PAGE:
July 3, 2015
Recently I had the pleasure of spending time with some pretty awesome and inspirational people. Those people are my 2- and 4-year-old nieces and 8-year-old nephew, all of whom I was able to spend time with during my annual summer trip home to the D.C. area.
During the course of my visit I sat down to write this article but couldn’t quite wrap my head around a topic. To add to my writing challenges, I had to manage kid interruptions, as my niece wanted to show off her “princess shooter” gun constructed entirely of Legos, while my nephew jumped around doing things that I assume boys do. Since I was feeling stuck writing, and they clearly weren’t down with my requests to work on my “homework,” I decided to find out their opinions about money.
When asked if he liked money, my nephew responded that he did because he wanted to buy all of the Ninjago Legos he wanted. My older niece also stated that she liked money, and more specifically putting money in her cash box and saving up to buy a toy. I appreciated both of their responses, and then started to think about the different perspectives they shared.
While they both clearly expressed a desire for money, there was a distinction between the immediate desire to spend rather than save. My nephew instantly mentioned spending, while my niece suggested saving as her preferred method for obtaining what she wanted. Aside from being impressed that a 4-year-old understood the concept of saving, I began to think about how I would’ve responded? Do I view money as something that I don’t need to accumulate but rather to spend to gratify my need for shiny new things? Or can I demonstrate discipline, practice the art of saving, and wait for things that I really want or need?
There’s a classic instant gratification study that is commonly shared in introductory psychology classes called the marshmallow test. This test entailed offering a kid the choice of receiving a small reward (typically one marshmallow) immediately or two small rewards (two marshmallows) if they waited for a short period of time. Follow-up studies found that the kids who were able to wait longer for greater rewards tended to have better life outcomes overall than those kids who preferred an immediate and smaller reward.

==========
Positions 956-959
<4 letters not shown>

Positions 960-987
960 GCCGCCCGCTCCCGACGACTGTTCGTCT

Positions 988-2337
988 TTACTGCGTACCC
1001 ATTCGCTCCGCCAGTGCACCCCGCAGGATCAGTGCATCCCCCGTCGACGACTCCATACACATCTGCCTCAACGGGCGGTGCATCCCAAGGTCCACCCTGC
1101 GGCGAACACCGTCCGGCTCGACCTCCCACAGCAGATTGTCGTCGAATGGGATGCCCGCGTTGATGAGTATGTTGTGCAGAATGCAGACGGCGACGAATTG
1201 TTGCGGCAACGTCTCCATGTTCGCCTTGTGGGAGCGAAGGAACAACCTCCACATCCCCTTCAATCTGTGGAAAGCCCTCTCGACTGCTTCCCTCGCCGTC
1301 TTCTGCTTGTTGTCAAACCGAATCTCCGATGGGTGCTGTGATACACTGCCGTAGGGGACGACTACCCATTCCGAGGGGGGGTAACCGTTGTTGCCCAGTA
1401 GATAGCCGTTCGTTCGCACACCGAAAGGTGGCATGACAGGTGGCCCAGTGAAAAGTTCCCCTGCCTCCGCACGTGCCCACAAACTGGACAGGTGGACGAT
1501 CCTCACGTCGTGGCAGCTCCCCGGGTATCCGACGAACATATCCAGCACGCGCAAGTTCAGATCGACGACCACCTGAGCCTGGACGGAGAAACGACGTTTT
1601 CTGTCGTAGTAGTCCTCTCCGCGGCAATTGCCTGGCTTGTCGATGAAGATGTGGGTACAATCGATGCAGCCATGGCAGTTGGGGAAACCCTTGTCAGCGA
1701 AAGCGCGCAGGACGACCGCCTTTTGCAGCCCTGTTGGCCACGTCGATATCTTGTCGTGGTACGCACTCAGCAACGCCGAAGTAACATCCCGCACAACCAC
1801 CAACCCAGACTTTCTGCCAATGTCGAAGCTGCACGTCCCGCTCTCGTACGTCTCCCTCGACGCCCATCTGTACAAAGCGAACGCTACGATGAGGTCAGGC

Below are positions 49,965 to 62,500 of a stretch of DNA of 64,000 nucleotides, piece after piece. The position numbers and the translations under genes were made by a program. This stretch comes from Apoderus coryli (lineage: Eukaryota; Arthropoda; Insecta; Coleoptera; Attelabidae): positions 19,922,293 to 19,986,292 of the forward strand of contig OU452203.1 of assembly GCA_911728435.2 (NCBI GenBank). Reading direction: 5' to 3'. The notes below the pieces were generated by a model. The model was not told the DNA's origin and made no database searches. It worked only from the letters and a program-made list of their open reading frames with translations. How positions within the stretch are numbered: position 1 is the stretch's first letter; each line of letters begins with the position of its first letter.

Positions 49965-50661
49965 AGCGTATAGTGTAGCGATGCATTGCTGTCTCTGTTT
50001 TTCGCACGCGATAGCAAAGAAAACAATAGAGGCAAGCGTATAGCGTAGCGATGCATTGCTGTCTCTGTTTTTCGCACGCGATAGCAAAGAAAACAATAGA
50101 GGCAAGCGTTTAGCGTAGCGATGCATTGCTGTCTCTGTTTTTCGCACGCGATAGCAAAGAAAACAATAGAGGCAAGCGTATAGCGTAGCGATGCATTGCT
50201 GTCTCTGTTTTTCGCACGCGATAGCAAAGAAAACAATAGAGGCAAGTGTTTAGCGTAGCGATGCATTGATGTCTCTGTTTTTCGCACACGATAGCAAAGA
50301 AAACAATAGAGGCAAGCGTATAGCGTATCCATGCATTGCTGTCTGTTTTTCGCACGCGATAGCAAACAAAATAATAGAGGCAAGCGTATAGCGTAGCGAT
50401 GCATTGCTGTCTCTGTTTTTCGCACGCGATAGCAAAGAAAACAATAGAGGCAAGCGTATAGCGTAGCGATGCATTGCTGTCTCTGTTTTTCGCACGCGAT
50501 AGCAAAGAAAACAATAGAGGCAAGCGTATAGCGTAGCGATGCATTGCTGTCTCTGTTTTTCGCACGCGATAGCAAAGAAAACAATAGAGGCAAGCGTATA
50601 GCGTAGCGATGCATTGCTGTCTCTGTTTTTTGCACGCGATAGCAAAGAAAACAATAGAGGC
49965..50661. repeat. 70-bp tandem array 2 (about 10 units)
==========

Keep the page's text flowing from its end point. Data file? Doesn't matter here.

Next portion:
As it relates to financial independence, the ability to delay the shiny and new is indicative of greater long-term financial gain. A new car may be desired, but would it be more financially advantageous to keep pushing the fully functional beater until other goals are met and enough cash is secured to comfortably purchase a replacement vehicle? Or have you been eyeing an iPhone 6 to replace your trusty 4s? Would it be more fiscally responsible to hold onto the older model until you’ve fully padded your savings account for a rainy day?
Rather than the questions posed being ‘yes’ or ‘no’ questions, are those actions that you could realistically see yourself taking? If the answer is ‘no,’ then you may belong in the category of the instant rewarders, or those who are willing to forgo future greater gain in exchange for something temporal and smaller. This mentality has implications for other areas of life as well, and not just financially. For those of you who can honestly say that you could take the delayed gratification route, then you are setting yourself up for a potentially great financial future.
I hope that my nieces and nephew are given sound financial teaching such that they grow up to make smart decisions when it comes to their money. But currently I can see that my niece is on the right track. And while there is nothing wrong with rewards, I urge you to consider whether you could’ve held out for two marshmallows and whether your desire and pursuit for instant rewards may be costing you more than you realize.
Angela is a researcher/program evaluator by day, and crime fighter by night. And by “crime”, she means the perceived inability to turn dreams into reality. She can be reached at firstname.lastname@example.org if you’d like to share your money story, chop it over life goals, or all things Shonda Rhimes. Also, check out Brown Girl, Green Money on the book of faces at www.facebook.com/browngirlgreenmoney.